Humanizing Technology

New Twists on Tech Investing

By Jennifer Greenstein Altmann ’91 and Debbie Swartz

Anuradha “Anu” Duggal ’01 and Hunter Walk ’95 may have been six classes apart and had different majors (international studies and history, respectively), but they do have something in common—a desire to help budding technology entrepreneurs find success. Duggal’s Female Founders Fund provides seed-stage funding for women business owners, a group she says is generally unfunded, while Walk’s venture capital company Homebrew makes investments of money, time, and expertise to aid small businesses in their early stages. Both focus on tech-centric businesses, including those involved in commerce, media, and social networks.


Anu Duggal has guts. At the age of 25, she started her first business—a wine bar in Bombay called The Tasting Room. Though the American-born Duggal had never lived in India before and knew little about either wine or running a bar, she managed to partner with India’s largest wine producer. It was an experience that bolstered her confidence. She went on to earn an MBA at the London Business School.

Anuradha “Anu” Duggal ’01
Anuradha “Anu” Duggal ’01

Since then, she has been a serial entrepreneur and investor with a focus on tech businesses. Duggal—whom Business Insider called one of the top 100 angel investors in New York City—sees a major opportunity in investing in companies that market to the female audience, which spends more than $100 billion annually online.

“The majority of digital consumers are women,” she says, “and right now less than 5 percent of venture capital goes to women.” The reason? “Venture capitalists are primarily men, so they may not understand or relate to a lot of these companies.”

Her latest venture, the Female Founders Fund—or F Cubed—is raising $5 million for seed-stage investing in businesses founded by women.

Duggal was inspired to create the fund by the success of shopping sites that cater to women, such as and Rent the Runway, as well as by her experience co-founding Exclusively.In, an e-commerce site for South Asian fashion, jewelry, and home decor. Launched by Duggal and three others, the site raised $20 million in capital from Accel Partners and Tiger Global, and has become one of the largest online Indian apparel retailers. (Duggal later stepped away from that project to focus on other things.)

The Female Founders Fund looks to invest in e-commerce, media, and social networks, with a planned investment of $50,000 to $100,000 in 10 to 15 companies.

“We want to prove that when talented female entrepreneurs gain access to capital, they outperform,” she says.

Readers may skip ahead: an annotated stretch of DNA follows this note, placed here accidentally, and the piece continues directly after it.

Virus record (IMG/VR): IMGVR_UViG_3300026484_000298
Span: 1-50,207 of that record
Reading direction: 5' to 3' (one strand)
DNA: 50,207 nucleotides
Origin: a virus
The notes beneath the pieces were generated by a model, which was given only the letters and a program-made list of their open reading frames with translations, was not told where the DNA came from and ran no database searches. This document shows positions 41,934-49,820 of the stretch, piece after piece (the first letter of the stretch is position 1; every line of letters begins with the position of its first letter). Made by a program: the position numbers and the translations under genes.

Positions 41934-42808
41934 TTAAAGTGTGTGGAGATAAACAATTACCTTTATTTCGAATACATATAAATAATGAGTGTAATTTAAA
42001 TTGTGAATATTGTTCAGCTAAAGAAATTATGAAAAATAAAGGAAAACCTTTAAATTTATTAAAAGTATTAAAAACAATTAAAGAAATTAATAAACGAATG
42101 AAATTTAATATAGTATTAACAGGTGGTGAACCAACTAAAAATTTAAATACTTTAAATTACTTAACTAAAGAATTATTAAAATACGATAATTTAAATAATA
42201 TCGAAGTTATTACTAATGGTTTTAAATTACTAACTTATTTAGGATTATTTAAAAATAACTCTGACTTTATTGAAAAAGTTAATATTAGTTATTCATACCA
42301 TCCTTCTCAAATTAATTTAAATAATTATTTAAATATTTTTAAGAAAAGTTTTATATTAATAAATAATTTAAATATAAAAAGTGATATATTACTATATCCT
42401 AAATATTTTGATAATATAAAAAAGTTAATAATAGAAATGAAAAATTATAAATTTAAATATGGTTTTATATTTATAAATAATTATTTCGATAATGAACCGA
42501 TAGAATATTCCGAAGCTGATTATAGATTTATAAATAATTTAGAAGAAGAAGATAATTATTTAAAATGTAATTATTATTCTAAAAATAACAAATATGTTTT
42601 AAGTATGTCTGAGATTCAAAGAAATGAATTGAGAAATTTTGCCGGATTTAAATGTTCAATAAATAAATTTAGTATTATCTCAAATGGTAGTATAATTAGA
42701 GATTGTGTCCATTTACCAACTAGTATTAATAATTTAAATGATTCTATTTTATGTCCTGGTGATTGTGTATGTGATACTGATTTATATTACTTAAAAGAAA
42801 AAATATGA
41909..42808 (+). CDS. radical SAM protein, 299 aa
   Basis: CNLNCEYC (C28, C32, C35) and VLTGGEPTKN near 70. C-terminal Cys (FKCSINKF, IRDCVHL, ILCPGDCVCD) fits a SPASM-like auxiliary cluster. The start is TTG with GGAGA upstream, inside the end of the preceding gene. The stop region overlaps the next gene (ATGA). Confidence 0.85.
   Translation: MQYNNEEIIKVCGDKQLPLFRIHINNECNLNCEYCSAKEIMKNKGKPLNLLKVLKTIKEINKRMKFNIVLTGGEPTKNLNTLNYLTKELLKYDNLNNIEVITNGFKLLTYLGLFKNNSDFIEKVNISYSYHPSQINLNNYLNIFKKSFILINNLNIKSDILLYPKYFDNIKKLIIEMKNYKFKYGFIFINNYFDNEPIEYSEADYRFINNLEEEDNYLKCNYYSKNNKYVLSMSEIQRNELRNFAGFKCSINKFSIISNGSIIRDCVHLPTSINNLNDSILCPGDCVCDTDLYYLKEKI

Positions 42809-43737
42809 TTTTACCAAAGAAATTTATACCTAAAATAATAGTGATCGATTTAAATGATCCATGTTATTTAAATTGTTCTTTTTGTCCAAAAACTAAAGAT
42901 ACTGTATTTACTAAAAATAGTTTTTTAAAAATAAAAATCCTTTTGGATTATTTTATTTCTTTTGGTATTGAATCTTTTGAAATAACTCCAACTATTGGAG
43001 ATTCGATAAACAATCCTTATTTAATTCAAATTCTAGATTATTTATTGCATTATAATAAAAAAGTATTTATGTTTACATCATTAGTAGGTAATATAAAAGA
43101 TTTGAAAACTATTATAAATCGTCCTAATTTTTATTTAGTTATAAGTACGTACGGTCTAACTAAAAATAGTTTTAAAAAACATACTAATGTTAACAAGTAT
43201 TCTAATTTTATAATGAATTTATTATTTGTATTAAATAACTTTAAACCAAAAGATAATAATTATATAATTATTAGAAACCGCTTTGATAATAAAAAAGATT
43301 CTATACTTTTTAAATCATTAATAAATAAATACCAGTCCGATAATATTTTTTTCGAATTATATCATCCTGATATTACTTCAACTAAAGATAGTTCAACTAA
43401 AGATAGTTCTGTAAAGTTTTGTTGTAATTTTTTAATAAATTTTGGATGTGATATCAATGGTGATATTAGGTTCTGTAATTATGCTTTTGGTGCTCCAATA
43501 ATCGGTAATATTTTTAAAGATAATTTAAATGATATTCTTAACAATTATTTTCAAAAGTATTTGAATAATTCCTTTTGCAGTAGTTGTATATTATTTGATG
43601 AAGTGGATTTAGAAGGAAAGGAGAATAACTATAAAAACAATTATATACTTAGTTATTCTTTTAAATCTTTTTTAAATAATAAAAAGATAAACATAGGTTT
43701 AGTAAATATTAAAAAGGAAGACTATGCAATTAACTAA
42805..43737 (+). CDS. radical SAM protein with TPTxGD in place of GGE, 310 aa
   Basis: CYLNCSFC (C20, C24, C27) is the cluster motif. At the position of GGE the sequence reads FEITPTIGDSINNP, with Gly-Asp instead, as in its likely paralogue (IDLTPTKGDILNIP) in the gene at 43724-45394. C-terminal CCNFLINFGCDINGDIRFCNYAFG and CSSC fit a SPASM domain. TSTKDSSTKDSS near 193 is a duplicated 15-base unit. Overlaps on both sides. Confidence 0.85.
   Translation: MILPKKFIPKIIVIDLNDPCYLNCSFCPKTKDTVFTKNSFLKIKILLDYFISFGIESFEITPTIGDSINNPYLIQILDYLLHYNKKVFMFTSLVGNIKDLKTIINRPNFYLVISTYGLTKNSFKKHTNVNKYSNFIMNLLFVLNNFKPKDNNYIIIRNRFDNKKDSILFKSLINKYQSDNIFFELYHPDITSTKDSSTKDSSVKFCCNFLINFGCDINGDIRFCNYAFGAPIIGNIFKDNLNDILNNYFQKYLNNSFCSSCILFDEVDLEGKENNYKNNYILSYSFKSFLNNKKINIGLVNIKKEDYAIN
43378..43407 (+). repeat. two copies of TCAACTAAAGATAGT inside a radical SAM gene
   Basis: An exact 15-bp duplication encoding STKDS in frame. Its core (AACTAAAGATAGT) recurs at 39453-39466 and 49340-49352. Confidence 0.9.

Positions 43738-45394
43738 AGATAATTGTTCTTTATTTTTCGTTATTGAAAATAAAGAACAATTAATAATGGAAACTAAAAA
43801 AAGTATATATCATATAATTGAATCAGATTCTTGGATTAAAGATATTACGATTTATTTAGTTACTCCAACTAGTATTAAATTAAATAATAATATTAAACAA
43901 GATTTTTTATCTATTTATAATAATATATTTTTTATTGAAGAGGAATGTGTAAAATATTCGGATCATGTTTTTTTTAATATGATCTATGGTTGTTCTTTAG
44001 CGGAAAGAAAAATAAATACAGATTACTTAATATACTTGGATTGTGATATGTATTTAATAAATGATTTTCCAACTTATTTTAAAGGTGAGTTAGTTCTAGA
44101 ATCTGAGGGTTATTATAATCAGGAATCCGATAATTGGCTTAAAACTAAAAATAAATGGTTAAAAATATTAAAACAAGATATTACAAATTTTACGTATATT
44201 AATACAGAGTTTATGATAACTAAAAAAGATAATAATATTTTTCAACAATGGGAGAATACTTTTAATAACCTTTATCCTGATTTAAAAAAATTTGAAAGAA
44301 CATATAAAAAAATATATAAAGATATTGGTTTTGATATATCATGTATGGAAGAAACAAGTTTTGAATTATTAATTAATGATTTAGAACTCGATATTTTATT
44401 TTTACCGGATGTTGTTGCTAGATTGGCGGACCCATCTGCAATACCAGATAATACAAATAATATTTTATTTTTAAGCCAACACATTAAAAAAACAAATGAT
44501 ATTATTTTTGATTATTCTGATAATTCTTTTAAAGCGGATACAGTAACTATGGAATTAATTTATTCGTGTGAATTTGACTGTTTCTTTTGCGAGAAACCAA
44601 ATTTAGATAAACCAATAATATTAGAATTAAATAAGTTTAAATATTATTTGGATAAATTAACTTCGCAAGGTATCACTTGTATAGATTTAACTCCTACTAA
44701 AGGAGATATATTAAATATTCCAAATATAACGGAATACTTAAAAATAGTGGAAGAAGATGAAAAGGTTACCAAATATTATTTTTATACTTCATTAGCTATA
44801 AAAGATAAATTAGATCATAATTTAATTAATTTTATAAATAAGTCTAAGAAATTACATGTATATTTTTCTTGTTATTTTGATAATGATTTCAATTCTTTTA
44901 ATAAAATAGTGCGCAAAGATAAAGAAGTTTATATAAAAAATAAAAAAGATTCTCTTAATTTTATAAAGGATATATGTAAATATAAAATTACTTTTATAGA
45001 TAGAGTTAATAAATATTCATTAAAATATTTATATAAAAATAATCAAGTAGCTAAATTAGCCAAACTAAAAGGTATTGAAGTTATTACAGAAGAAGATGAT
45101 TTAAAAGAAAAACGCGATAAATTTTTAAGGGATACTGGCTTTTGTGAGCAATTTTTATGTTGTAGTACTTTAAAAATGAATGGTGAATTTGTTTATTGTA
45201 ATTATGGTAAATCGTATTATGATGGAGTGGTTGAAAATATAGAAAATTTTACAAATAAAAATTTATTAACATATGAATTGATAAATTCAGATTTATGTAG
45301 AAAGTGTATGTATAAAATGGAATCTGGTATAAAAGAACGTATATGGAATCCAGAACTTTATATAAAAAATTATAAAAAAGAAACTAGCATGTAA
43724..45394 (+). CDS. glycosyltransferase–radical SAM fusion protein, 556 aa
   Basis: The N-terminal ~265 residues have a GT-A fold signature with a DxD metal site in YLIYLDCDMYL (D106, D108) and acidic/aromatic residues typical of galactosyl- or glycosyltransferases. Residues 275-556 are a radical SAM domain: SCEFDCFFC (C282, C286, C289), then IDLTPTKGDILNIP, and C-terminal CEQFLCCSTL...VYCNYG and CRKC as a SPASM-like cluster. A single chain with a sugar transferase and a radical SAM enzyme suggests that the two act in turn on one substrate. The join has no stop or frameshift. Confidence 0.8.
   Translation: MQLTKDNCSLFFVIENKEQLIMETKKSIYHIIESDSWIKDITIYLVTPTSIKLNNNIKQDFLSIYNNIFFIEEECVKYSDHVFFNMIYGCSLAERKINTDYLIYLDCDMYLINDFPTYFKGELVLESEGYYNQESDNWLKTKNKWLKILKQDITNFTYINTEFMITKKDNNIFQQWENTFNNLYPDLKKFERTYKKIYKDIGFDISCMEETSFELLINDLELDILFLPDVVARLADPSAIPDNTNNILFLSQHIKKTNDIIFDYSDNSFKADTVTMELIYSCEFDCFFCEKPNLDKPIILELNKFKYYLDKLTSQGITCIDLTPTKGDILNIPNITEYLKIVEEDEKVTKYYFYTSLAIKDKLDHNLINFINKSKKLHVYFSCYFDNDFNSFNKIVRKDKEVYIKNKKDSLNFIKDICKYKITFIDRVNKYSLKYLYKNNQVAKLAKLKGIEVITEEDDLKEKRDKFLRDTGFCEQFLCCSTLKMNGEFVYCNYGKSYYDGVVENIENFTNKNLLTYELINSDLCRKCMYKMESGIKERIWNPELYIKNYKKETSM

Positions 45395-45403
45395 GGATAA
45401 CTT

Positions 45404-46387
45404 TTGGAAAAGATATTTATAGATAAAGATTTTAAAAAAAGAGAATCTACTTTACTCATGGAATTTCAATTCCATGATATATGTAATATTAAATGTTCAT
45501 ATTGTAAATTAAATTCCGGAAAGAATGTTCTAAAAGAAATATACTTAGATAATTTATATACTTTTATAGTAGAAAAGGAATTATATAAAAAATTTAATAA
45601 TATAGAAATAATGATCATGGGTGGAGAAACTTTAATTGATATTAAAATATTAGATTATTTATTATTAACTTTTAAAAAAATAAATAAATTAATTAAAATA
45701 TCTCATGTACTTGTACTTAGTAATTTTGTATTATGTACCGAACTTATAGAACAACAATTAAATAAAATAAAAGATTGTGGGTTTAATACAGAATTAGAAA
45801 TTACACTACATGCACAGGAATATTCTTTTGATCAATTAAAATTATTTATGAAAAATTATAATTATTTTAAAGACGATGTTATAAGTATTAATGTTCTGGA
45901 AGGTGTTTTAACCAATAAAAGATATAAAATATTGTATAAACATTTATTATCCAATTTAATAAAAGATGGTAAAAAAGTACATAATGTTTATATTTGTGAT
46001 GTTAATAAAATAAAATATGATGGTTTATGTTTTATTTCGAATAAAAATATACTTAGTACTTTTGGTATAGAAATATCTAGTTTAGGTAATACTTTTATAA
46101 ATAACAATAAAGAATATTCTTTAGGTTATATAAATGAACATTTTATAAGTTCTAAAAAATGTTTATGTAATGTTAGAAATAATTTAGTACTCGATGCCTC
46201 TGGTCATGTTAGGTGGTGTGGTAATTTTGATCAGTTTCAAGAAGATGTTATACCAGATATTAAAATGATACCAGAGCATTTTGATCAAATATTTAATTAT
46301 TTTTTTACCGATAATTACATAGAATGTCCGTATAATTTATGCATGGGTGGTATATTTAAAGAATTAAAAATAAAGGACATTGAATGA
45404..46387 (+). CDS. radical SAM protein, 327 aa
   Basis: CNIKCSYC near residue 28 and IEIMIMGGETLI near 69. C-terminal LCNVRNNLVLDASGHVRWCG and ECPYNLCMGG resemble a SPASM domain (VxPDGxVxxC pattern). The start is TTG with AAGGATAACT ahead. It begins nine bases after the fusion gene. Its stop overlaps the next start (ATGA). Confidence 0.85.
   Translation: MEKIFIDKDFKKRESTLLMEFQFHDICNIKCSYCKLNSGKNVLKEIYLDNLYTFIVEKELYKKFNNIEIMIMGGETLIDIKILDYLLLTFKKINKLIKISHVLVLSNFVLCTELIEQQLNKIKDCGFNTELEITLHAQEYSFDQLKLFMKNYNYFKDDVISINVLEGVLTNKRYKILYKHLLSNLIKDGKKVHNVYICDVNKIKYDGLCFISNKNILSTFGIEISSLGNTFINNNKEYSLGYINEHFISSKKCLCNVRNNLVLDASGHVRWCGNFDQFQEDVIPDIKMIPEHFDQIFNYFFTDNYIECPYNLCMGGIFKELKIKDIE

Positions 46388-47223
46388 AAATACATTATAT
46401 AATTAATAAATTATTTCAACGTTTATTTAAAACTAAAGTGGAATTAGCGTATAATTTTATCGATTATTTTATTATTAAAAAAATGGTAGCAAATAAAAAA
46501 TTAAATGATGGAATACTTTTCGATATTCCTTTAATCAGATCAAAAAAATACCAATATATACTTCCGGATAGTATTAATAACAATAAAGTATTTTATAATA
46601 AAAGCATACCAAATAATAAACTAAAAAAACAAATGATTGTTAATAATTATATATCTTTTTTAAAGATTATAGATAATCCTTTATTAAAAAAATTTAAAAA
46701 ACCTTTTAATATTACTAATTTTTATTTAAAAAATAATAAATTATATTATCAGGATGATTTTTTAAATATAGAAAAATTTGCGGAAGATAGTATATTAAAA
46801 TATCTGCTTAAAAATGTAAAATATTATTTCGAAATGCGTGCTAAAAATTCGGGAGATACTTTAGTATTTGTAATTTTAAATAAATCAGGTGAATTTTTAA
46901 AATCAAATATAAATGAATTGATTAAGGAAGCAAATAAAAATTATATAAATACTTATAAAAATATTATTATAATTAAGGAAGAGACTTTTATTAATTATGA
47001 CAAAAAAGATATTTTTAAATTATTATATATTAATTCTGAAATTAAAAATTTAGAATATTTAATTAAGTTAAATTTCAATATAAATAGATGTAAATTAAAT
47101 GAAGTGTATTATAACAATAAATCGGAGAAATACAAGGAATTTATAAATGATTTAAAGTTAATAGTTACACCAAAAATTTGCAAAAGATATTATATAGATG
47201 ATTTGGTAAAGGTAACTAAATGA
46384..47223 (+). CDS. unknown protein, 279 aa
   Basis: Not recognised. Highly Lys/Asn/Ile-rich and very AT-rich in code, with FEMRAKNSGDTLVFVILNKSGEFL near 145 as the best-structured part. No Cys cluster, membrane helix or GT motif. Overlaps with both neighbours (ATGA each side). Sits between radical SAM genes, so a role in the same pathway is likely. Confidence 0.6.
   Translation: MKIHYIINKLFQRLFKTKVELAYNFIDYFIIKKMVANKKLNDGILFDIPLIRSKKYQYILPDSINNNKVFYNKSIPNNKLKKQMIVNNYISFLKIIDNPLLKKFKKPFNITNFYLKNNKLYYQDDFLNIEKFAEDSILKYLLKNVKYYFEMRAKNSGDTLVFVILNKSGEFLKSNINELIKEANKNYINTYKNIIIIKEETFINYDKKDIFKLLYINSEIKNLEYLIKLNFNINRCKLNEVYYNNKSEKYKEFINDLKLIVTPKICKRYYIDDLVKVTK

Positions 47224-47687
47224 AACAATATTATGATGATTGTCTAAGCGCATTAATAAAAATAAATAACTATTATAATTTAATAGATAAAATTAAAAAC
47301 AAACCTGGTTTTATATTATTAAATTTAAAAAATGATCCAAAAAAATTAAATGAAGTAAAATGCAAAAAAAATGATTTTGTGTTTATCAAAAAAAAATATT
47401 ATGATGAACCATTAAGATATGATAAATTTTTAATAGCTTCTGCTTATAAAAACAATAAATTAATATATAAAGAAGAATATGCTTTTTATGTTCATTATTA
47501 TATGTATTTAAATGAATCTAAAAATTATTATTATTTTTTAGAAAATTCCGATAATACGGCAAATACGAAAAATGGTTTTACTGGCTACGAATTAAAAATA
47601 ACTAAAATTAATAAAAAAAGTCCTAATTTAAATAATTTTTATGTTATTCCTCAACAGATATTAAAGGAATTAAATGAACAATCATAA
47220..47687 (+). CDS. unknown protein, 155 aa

Man With a Plan

With technology becoming ever more accessible, cheaper, and flexible, Hunter Walk sees great potential for nimble small companies to compete toe-to-toe with larger behemoths. Homebrew, the investment company he founded in February 2013 with business partner Satya Patel, gives startups a leg up.

Hunter Walk ’95
Hunter Walk ’95

 “We’ve made six investments,” Walk says. Investments average between $500,000-$800,000 for each company.

What distinguishes Homebrew from other funders is that it offers more than money to promising businesses. It offers operational guidance and assistance in identifying and recruiting top talent. The goal is to help young businesses compete on a larger scale. There’s even office space at Homebrew’s headquarters in San Francisco where funded start-ups can roost until they are able to fly on their own.

Walk has plenty of expertise to share. His résumé boasts product management and sales positions at Google, which he joined in 2003. He moved to YouTube to lead its product development team in 2007, after its acquisition by Google, and worked with the company’s founders, engineers, and designers to develop new features.

So why did he leave YouTube to start Homebrew?

“While it was wonderful to be part of those groups, the most exciting part was in the beginning,” Walk says, noting that both Google and YouTube started small and grew exponentially in a relatively short period of time—it’s a hope he has for the businesses in which he’s now investing.

Walk believes in driving economic growth and innovation from the bottom up. The name of the company itself pays homage to the Silicon Valley hobby group Homebrew Computer Club that inspired the creation of Apple Inc. and other start-ups that helped fuel the personal computer revolution in the late 1970s and early 1980s.

Two of the companies Homebrew has championed are, which offers a daily email to users with a breakdown of what’s going on in the world, and, which allows customers to post requests for legal services, receive bids, and hire counsel for patents, contract negotiations, and other legal matters.

Walk says Homebrew’s job is “to clear the roadway” of obstacles for such companies.

“It’s impossible for us to be successful without them being successful,” he says.